Earlier this month Universal Music Group and The Lego Group announced an exciting global partnership that will see Lego launch a new range of music based products. The products, which are due for release in 2021, will be designed to support children’s development and enable immersive and interactive play.
It is unclear at this time what the deal fully entails, however this adds to a number of recent collaborations amongst toy manufacturers and music groups who have recognised the lucrative opportunities such collaborations present.
Last year Hasbro (famous for My Little Pony, Mr Potato Head and Monopoly) purchased the Canadian multimedia company Entertainment One Ltd, boosting its portfolio with a library of video and audio content worth over $2 billion. As part of the transaction, Hasbro also acquired Death Row Records and Entertainment One Music which generated more than $30 million in revenue during the first quarter of 2019.
Jazwares, a leader in the production of musical instruments for children, also announced a collaboration with Sony Pictures Consumer Products as the master toy licensee for a new 3D computer animated musical film due for release later this year called Vivo, featuring songs written by Lin-Manuel Miranda. The collaboration is fit to enhance Vivo’s musical adventure and enhance engagement with its audience.
Whilst we are yet to see what type of musical toy products will be produced as a result of these collaborations, such toys can bring a variety of educational benefits. It is well-known that toys combined with musical elements stimulate and help sensory development in young children. The American Academy of Pediatrics has reported research which shows that two hours per day of play with objects predicted changes in brain weight and efficiency. Moreover, a 2016 study at the University of Southern California’s Brain and Creativity Institute found that “musical experiences in childhood can actually accelerate brain development, particularly in the areas of language acquisition and reading skills”. Not only will these collaborations, therefore, see educational developments but they will also help bring characters to life and enhance the immersive experience. The Chief Marketing Officer of the LEGO Group, Julia Goldin, has said that the partnership with Universal Music Group will offer children “a whole new way to creatively express themselves by bringing to life music in their own world, their own way.”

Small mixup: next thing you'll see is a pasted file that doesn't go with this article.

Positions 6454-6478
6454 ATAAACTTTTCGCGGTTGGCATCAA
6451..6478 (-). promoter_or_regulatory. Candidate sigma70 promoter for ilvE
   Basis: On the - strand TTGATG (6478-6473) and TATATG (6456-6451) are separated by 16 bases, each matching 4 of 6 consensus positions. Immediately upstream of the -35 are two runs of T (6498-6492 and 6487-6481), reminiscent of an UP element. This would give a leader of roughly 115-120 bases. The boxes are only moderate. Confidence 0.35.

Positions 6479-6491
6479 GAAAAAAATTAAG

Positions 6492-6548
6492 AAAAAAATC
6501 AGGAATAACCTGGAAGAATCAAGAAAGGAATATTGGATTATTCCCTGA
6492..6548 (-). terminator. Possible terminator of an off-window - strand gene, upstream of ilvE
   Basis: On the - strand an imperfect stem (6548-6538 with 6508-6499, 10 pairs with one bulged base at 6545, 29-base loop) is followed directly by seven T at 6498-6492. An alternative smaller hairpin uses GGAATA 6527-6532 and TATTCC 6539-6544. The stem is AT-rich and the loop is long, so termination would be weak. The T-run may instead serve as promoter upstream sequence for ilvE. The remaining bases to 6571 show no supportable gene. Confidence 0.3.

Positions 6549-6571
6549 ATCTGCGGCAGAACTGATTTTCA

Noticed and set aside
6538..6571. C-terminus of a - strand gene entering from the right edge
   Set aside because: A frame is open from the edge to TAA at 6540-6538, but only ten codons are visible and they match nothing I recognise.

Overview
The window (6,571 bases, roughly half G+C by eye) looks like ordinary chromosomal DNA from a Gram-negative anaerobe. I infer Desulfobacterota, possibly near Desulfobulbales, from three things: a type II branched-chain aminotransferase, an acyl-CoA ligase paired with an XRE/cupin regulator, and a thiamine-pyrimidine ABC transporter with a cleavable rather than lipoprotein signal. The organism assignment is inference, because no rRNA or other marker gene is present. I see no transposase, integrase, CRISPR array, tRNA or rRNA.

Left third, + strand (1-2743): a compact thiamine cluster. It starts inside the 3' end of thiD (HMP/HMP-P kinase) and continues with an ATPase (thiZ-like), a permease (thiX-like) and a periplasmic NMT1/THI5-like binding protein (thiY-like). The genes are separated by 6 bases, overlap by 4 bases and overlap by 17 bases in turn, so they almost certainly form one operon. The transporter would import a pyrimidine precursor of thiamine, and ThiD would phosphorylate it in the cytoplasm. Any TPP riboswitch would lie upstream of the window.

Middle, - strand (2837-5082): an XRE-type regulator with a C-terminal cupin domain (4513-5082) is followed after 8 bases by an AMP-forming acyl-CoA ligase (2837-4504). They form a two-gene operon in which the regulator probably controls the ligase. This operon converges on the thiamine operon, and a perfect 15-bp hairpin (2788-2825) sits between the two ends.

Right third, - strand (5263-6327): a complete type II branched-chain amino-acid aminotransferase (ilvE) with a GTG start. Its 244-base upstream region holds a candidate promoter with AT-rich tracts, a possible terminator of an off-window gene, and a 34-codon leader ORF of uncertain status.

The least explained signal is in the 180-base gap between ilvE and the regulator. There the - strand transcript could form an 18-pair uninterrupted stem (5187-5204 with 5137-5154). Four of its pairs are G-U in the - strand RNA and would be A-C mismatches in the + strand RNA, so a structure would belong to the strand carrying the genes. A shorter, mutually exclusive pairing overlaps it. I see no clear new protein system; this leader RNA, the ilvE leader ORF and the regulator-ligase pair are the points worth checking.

It is clear that such collaborations offer a wealth of cross-branding opportunities. However, it is important for companies to ensure they have the relevant rights to expand into potential new markets and have the right licensing structures in place.
Toy manufacturers should review their current trade mark portfolios to see whether additional filings are required to cover entertainment and animation services or other educational material, and conduct clearance searches where appropriate. Equally, entertainment and music groups should ensure that they have adequate coverage for merchandise and toys if their branding is to feature on the products or their packaging. Toy manufacturers and music groups will also need to ensure that appropriate licensing agreements are in place to fully utilise the cross branding opportunities and ensure that they retain some level of control over product quality and safety.
It is therefore important for companies to obtain specialist legal advice before filing any trade mark application to ensure it adequately covers the current and future expansion plans of the business, and draft licence agreements that adequately cover such activity. It will be interesting to see what products The Lego Group release next year as part of the collaboration with Universal Music Group which will perhaps set the trend for more children’s toy manufacturers to follow.